I was doing a bit of work today reviewing the Popup class we’re working on for the next release of JavaFX. I showed Jasper some code snippets and he pointed out that I should write a quick blog on it because it shows a nice progression of how to do looping in JavaFX.

The code in question is relatively easy to understand. The Popup class had a private sequence of “child” popups var childrenPopups:Popup[]. The function is called “hideAll” and will hide each child popup. The original function used a java-like looping mechanism:

[jfx]
public function hideAll():Void {
   for ( i in [0..sizeof this.childrenPopups] ) {
       if (this.childrenPopups[i].visible) {
           this.childrenPopups[i].hideAll();
       }
   }
   hide();
}
[/jfx]

The function is relatively straightforward. We iterate from 0 to sizeof childrenPopups. Except, oops, sequences are inclusive so this actually iterates one time too often! So either we’d need to throw a -1 on there ([0..sizeof this.childrenPopups - 1]), or use the less-than operator ([0..<sizeof this.childrenPopups]).

In any case, we iterate over all the child popups and hide them, accessing them by index. This is fine, and a very java-centric way to do it. However, we can clean up some of the visual noise here by using JavaFX’s built in sequence looping instead:

[jfx]
public function hideAll():Void {
   for (p in childrenPopups) {
       if (p.visible) p.hideAll();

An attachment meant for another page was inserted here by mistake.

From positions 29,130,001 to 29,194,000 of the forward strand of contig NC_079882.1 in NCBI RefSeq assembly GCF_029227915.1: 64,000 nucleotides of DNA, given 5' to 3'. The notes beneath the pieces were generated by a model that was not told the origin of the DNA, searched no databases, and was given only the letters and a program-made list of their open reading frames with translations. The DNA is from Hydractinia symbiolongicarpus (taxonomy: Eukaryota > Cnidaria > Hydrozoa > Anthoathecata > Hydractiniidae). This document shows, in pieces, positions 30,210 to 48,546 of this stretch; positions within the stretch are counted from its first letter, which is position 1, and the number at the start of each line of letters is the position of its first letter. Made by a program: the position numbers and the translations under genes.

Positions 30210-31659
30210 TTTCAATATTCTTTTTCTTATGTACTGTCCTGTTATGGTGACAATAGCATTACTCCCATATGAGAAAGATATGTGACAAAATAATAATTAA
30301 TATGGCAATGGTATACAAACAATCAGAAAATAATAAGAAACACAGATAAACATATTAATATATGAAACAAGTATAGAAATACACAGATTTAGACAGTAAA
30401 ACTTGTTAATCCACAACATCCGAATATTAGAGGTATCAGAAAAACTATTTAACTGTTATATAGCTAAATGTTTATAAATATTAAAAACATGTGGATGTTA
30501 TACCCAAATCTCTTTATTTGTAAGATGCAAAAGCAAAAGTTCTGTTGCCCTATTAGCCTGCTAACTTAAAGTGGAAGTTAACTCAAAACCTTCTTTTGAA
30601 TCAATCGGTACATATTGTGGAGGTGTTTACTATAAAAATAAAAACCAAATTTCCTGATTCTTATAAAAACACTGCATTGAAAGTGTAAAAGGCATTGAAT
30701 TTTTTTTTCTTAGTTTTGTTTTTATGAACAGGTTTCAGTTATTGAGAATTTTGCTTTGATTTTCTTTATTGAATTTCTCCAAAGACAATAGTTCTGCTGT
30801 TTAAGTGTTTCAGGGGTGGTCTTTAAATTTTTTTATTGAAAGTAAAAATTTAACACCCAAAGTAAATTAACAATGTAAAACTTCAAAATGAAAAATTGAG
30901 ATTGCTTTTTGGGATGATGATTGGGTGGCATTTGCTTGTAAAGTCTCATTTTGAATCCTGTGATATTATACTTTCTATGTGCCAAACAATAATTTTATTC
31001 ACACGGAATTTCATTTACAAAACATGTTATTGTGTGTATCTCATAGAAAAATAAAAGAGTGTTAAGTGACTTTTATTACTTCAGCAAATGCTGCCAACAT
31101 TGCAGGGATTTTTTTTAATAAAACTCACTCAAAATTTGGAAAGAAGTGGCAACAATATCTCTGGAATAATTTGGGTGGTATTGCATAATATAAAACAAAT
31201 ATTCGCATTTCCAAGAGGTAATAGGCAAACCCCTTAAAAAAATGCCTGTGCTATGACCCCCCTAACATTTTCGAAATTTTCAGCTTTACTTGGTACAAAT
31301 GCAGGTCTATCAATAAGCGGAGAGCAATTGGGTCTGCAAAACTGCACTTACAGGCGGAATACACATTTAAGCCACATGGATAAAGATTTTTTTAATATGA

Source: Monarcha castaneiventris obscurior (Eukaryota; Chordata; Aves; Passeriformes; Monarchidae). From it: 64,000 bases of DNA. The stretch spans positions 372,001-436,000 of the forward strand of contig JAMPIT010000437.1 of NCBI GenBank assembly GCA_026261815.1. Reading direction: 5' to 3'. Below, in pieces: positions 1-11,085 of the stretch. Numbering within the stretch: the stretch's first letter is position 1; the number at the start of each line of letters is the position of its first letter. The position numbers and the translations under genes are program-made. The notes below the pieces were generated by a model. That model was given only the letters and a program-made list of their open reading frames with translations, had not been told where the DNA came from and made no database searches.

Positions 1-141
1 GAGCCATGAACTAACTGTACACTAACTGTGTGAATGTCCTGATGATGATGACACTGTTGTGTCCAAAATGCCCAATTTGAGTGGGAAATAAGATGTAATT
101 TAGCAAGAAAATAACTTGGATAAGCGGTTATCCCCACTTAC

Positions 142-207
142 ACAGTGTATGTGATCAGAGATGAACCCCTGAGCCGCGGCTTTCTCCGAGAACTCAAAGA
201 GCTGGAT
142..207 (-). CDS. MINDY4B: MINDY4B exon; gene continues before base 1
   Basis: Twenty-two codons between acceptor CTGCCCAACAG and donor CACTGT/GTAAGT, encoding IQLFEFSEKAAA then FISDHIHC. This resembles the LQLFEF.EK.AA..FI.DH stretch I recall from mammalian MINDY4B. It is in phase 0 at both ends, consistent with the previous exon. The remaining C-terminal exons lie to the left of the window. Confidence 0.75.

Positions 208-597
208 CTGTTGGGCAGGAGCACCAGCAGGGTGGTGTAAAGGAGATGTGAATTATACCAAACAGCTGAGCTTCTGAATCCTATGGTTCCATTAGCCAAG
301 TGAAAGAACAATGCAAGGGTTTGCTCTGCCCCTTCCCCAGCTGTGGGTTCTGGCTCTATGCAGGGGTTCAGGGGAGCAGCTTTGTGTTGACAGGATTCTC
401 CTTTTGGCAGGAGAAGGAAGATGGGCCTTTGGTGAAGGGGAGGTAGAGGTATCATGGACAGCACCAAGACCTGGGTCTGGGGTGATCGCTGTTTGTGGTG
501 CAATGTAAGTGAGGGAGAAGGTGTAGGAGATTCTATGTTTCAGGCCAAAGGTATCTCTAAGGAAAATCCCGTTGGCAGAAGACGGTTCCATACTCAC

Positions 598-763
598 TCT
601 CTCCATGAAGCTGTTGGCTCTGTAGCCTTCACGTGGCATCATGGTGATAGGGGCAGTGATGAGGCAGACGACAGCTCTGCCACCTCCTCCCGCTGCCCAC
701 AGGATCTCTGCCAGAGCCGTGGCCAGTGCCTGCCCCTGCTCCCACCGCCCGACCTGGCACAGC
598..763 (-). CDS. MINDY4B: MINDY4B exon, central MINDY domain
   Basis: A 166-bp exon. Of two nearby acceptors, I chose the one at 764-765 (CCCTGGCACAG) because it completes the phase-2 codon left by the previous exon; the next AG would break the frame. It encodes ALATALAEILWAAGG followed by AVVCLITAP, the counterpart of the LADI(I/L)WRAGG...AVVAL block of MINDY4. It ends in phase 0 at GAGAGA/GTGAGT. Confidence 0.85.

}
   hide();
}
[/jfx]

This is a fair amount cleaner from a visual-clutter perspective. Performance (and indeed, the generated code) is exactly the same as before. One positive gain here is that we avoided the nasty hidden bug in the previous code of iterating one to many times.

I would consider this a completely fx-like implementation of the function. But we can actually take it one step further. In JavaFX looping supports a “where” clause. The performance (and indeed, the generated code!) is exactly the same as with both previous examples. Its mostly just a style thing:

[jfx]
public function hideAll():Void {
   for (p in childrenPopups where p.visible) {
       p.hideAll();
   }
   hide();
}
[/jfx]

As mentioned, all three of these implementations essentially generate the exact same code. They all turn into very efficient for loops (unlike the java for-each code which creates iterators in many cases). They all have the same if clause inside the loop and do the same work. It’s just matter of taste and visual clutter.